Although the highest concentration of irisin is found in the skeletal muscles [15], it can be produced in a variety of tissues. Published data about the association of circulating irisin level with body composition parameters in adults are inconsistent. Some studies have demonstrated higher irisin levels in individuals with higher body weight, BMI, and fat mass [24,25,26], and in subjects with a normal BMI but increased fat percent [27]. Moreno-Navarrete et al. found lower levels of irisin in overweight and obese individuals [28]. The concentration of irisin was also positively associated with bicep circumference, fat free mass [15], and lean body mass for both sexes [14].
In tissue metabolism, irisin stimulates metabolic activity of fat tissue and increases uncoupling protein 1 (UCP1) in the mitochondrial membrane; this functions to permit proton diffusion back to the mitochondrial matrix without concomitant ATP synthesis, which in turn stimulates cellular respiration and expands more energy to pump protons and restore the proton gradient across the inner mitochondrial membrane. Although this process increases oxygen consumption, the energy that is obtained mainly dissipates as heat [1]. Irisin also increases the basal metabolic activity of skeletal muscle cells in vitro following 24 h of irisin treatment, as well as increasing mitochondrial oxygen consumption during chemically induced peak oxidative metabolism [3]. Moreover, irisin also stimulates expression of genes that mediate an increase in fat and muscle metabolism [1,3]. A positive relationship of irisin with calculated RMR in females with different BMIs was found in the work of Pardo et al. [26], and the association of RMR with irisin concentration in blood is not well characterized in males. Swick used calorimetrically determined daily energy expenditure for postmenopausal women and found that the irisin level correlation with energy expenditure was only true for subjects with greater energy expenditure than those predicted from calculations using FFM [29].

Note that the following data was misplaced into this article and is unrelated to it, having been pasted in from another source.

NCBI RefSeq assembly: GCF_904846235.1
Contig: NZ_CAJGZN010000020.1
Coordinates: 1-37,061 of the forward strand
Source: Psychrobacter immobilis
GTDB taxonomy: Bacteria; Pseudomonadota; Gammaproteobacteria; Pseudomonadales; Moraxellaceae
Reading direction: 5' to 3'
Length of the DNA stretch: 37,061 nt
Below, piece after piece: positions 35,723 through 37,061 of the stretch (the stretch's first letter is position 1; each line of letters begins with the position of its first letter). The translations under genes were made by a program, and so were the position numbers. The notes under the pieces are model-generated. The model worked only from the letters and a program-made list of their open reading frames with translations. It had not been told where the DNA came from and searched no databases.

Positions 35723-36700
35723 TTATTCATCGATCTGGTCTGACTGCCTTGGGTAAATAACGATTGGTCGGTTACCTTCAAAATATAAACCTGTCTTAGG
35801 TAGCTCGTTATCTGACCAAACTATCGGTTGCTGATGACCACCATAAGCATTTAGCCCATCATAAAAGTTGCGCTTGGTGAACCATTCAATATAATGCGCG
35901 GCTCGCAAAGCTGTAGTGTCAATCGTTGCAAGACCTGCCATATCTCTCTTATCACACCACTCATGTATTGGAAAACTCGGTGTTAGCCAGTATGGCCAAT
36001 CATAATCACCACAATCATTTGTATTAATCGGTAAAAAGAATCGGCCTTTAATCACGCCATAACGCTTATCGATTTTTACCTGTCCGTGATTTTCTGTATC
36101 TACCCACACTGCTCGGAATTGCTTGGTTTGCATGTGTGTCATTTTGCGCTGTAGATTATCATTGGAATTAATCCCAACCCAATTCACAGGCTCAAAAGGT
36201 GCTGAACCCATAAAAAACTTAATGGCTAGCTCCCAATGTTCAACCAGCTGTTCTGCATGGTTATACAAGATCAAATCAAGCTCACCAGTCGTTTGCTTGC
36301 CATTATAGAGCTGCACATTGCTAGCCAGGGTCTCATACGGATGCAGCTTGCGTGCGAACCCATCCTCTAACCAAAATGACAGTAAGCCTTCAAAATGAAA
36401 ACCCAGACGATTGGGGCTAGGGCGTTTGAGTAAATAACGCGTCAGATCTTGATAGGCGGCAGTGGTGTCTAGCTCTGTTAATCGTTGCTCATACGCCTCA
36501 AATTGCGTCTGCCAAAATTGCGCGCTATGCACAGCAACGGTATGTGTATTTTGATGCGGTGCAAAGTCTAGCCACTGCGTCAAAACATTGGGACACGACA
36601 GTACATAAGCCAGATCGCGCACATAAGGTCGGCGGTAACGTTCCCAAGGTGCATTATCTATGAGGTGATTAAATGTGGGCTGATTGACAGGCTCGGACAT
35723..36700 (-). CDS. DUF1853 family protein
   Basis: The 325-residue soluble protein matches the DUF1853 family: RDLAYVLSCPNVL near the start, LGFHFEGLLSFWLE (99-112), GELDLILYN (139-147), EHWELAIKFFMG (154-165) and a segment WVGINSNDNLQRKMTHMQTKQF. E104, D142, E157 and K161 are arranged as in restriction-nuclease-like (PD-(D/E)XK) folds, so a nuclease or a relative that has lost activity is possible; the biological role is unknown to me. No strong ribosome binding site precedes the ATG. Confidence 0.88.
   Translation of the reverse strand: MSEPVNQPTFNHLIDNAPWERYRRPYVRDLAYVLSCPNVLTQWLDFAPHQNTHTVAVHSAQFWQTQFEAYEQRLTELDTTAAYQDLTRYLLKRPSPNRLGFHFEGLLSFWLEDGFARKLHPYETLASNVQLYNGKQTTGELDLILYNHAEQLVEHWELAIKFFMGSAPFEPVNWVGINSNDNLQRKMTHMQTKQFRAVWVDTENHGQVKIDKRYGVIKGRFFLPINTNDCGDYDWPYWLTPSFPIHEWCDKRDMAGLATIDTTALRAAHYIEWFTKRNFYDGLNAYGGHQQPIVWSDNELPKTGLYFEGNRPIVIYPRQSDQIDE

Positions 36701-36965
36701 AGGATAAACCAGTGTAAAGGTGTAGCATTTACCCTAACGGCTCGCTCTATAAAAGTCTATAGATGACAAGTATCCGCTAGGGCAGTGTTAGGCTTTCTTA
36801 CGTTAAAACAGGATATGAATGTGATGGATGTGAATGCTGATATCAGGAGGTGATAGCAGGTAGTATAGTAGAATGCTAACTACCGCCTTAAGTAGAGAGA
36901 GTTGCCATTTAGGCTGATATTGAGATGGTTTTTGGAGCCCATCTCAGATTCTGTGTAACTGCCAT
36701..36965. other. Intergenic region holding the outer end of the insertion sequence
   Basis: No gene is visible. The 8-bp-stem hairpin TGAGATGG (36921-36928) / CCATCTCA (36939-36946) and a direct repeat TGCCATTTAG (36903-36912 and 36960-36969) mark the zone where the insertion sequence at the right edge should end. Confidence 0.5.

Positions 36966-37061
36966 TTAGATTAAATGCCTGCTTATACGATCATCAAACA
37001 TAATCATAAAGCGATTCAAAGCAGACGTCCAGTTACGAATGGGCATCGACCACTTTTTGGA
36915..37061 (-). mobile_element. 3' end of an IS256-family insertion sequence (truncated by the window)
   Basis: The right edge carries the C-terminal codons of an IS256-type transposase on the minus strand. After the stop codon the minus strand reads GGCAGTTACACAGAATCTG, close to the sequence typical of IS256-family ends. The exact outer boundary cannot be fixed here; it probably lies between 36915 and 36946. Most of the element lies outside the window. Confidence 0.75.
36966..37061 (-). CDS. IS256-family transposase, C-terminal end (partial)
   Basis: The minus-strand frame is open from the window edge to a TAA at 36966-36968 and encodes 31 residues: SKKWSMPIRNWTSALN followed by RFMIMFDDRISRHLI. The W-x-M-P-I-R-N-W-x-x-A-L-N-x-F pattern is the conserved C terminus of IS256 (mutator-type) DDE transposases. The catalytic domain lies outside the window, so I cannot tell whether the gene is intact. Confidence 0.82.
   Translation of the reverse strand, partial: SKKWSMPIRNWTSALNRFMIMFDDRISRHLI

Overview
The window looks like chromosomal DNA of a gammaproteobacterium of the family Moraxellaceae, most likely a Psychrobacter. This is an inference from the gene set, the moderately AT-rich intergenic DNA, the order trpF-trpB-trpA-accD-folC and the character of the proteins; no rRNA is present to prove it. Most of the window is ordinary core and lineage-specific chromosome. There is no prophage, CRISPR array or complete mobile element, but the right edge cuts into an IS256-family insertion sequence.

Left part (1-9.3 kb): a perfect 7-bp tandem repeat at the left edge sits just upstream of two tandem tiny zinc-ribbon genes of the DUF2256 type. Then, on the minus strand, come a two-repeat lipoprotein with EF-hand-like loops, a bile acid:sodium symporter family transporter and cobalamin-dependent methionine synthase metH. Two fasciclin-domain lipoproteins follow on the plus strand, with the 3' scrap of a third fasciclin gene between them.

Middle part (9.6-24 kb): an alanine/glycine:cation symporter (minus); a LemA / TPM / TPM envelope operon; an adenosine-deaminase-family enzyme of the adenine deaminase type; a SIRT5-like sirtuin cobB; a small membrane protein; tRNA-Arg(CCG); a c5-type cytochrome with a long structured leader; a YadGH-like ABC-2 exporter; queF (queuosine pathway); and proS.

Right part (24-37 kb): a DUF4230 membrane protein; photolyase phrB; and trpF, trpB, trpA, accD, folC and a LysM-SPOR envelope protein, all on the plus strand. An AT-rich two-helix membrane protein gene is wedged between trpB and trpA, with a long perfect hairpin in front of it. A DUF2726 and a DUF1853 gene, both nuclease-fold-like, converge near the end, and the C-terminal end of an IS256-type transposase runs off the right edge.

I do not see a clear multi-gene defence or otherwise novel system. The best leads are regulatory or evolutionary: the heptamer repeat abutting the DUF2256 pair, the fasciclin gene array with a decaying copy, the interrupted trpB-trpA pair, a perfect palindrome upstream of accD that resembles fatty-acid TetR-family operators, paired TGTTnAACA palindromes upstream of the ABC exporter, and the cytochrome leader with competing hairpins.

2. Materials and Methods

The aim of this study was to add to currently limited knowledge about connection of irisin and energy metabolism in humans, to measure the circulating levels of irisin in the blood of healthy adults at rest and immediately after an acute aerobic exercise bout. The study involved the participants of both sexes in order to analyze the concentration of circulating irisin in relation to body fat, lean tissue, energy metabolism at rest and during exercise, and to compare the results in males and females.

2.1. Study Subjects

The study subjects were 86 adult volunteers of both sexes who met the following inclusion criteria: age 20–50 years, healthy (no acute or chronic medical conditions), and not using any medication during the study. The study was approved by the Ethics Committee of Riga Stradins University, and informed consent was provided by each participant upon study entry, No. 14/31.10.2013, 31 of October 2013.

2.2. Body Composition and Metabolism Measurements

To obtain more precise results, participants arrived in the laboratory in the morning after an overnight fast with limited PA before the test. All measures of the study protocol were performed on the same day between 8:00 a.m. and 10:00 a.m. First, the body height of each participant was measured to the nearest 1.0 cm and a Tanita MC-180 MA (Tanita Corp., Tokyo, Japan) multi-frequency bioimpedance analyzer was used to measure body mass and assess body composition, including fat and muscle mass segmental distribution in each extremity and trunk. The visceral fat level was determined and expressed as a rating. According to the assessment criteria defined by the device manufacturer, a rating 1 to 12 indicates a healthy level, while 13 and higher indicates an excess level of visceral fat. The BMI and lean body mass index (LBMI) were also calculated.
RMR determination and exercise tests were conducted, during which energy metabolism was monitored with indirect calorimetry, and respiratory gas analysis was performed on a breath-by-breath basis using a gas analysis system (Oxycon Pro, Carefusion, Germany). RMR measurements were performed in subjects remaining in the supine position, considering the guidelines for measurement of RMR in healthy adults [30]. From 30 min of data, the results of the initial 5 min were discarded, and the coefficient of variation (COV) for VO2 and VCO2 of the remaining period was calculated to determine if a steady state was achieved. The 5-minute period with the lowest (≤10%) COV was used to calculate the RMR.
Participants then performed 5 min of walking and running bouts on a treadmill with constant speeds of 4 and 8 km/h, respectively. The consecutive 60-second period with the lowest COV (≤10%) for VO2 and VCO2 during the last three minutes of each exercise was used to calculate the EE during walking and running. The EE difference from RMR (∆EE) for both exercises, and the relative ∆EE, when expressed on body mass kilogram, were calculated.

2.3. Irisin Measurement